Sales of wearable tech has virtually exploded over the last decade; by 2016 the market had reached an all-time high with shipments reaching 33.9 million units per quarter—a growth of 16.9 percent over 2015. As forecast by Tractica, there will be about 560 million wearable devices sold by 2021, with estimated revenues of $95.3 billion. According to Smart Insights, smartwatches make up about 16 percent of the total sales of wearable technology, and, of the top five wearable device vendors, Fitbit takes the number one spot for number of units sold. One of the most exciting uses of wearable technology is in the healthcare industry, where health data can help doctors stay connected to their patients, and patient’s healthcare providers can collect patient data. However, there are some concerns of legal issues with wearable technology as well.
Wearable Tech Complicating Personal Injury Cases
While wearable tech items continue to be snapped up by consumers, according to News Blaze, wearable technology is significantly complicating what were once relatively simple personal injury claims. Think about this: the devices many of us now wear can capture a myriad of information. These devices can record our heart rate and blood pressure, track our movements, deliver our messages and even “hear” music through the wearer’s skin.
In fact, the potential applications for wearable devices are virtually endless with few limitations. As batteries and battery life continue to improve and microchip technology becomes more and more affordable, wearable tech has become exponentially more popular. In fact, some large companies hand out Fitbit activity trackers to their employees, even offering financial incentives to employees who meet certain goals.
You may be wondering how wearable tech has any effect on personal injury cases. The lion’s share of these devices are GPS-enabled, meaning they know where you are at any given moment. This also means that the information on the device—whether health-related or otherwise—can potentially impact your personal injury claim or present other legal issues with wearable technology. When a plaintiff alleges a serious personal injury, data from the plaintiff’s wearable tech device can be subpoenaed in an attempt to discredit the claims.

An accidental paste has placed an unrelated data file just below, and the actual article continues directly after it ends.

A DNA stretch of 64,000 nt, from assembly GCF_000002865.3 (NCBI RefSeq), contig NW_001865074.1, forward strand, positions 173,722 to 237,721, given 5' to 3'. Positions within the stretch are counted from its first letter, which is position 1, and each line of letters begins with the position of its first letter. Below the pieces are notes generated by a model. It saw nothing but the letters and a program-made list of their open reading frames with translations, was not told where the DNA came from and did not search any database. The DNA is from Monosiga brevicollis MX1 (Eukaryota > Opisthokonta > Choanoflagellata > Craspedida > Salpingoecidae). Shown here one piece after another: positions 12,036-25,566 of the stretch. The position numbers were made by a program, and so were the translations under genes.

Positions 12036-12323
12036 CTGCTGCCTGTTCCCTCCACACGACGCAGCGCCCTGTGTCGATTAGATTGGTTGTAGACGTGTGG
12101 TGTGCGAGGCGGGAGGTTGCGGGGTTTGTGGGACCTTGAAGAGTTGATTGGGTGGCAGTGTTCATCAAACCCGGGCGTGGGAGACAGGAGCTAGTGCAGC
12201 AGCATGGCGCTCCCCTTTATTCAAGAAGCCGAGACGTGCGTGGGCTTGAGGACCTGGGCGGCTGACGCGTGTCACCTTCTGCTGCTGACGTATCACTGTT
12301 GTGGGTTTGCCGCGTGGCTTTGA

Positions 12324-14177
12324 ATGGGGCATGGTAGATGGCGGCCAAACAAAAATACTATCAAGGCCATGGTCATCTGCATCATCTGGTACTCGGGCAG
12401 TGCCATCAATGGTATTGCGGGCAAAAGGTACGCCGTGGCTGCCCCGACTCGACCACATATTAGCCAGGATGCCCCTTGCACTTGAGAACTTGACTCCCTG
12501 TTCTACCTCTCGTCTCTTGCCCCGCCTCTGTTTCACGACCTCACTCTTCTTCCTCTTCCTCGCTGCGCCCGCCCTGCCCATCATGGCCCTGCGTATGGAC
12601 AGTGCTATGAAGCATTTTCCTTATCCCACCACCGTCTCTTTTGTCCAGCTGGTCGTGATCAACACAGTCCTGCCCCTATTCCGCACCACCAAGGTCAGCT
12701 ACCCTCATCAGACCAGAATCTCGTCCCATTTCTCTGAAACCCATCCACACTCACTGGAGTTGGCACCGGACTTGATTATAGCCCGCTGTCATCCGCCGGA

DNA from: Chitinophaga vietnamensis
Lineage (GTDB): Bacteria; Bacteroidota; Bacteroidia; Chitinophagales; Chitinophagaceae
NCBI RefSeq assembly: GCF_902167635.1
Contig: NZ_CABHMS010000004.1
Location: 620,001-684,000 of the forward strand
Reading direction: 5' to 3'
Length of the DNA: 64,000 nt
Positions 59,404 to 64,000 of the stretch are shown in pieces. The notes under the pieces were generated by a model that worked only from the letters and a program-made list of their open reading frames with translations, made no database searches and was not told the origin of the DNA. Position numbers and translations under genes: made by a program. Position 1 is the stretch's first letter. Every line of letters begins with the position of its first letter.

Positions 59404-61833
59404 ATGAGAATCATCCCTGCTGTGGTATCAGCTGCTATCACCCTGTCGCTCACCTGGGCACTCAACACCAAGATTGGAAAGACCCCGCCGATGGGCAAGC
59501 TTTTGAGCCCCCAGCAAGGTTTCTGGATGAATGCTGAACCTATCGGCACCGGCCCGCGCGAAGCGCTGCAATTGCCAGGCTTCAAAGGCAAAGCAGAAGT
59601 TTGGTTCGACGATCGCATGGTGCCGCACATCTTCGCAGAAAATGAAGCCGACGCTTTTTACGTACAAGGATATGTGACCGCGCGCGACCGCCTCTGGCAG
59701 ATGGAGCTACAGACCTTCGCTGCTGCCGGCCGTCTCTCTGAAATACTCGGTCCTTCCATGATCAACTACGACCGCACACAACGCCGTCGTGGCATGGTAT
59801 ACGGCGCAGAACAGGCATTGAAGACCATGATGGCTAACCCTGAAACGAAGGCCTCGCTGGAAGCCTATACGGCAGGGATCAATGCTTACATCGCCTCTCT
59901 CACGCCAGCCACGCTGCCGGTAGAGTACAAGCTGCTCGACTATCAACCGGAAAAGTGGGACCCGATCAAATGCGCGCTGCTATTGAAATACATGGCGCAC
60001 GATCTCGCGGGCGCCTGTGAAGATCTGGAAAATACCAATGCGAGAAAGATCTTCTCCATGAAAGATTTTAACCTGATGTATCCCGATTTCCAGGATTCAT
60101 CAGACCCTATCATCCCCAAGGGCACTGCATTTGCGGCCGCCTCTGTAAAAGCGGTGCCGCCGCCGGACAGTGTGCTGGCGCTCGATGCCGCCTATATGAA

As an example, suppose you are alleging that the injuries you received in an auto accident have left you unable to manage even your normal day-to-day activities. Yet when your wearable activity tracker’s information is gathered, it shows you were jogging for a short period of time on a specific date. The problem with this is there is no context for the information—perhaps your four-year-old ran toward the road, and despite your injuries and pain, you sprinted after her to remove her from harm’s way (something most all parents would do, if humanly possible).
Admissibility Issues Surrounding Wearable Technology
Aside from the question of context, there are admissibility legal issues with wearable technology as well. How much of the information on your device is private? How much of the information could or should be admissible in court? How easily could the information be altered in preparation for discovery? How does this type of technology affect mandatory disclosure? When you file a personal injury claim, you are usually legally compelled to disclose any information which could potentially support your claim, even when that information could be used against you. Because this technology is relatively new, the information from a wearable device might not be disclosed—not purposely hidden, rather simply something neither the plaintiff or the plaintiff’s attorney thought about. A plaintiff could also inadvertently delete data, not realizing it could be called into evidence, resulting in a truly accidental breaking of the law.
Helping Clients with Personal Injury Claims When Wearable Technology is an Issue
Clients whose personal injury claim may hinge on wearable technology could benefit from USClaims assisting in paying the day-to-day expense associated with the injury until the claim is settled. At USClaims, we offer pre-settlement funding, if a case is qualified for pre-settlement funding then we would purchase a portion of the proceeds of the anticipated court judgment or settlement for some cash now. USClaims only gets paid if a case is won or has reached a settlement! Apply now or call us today at 1-877-USCLAIMS to learn more.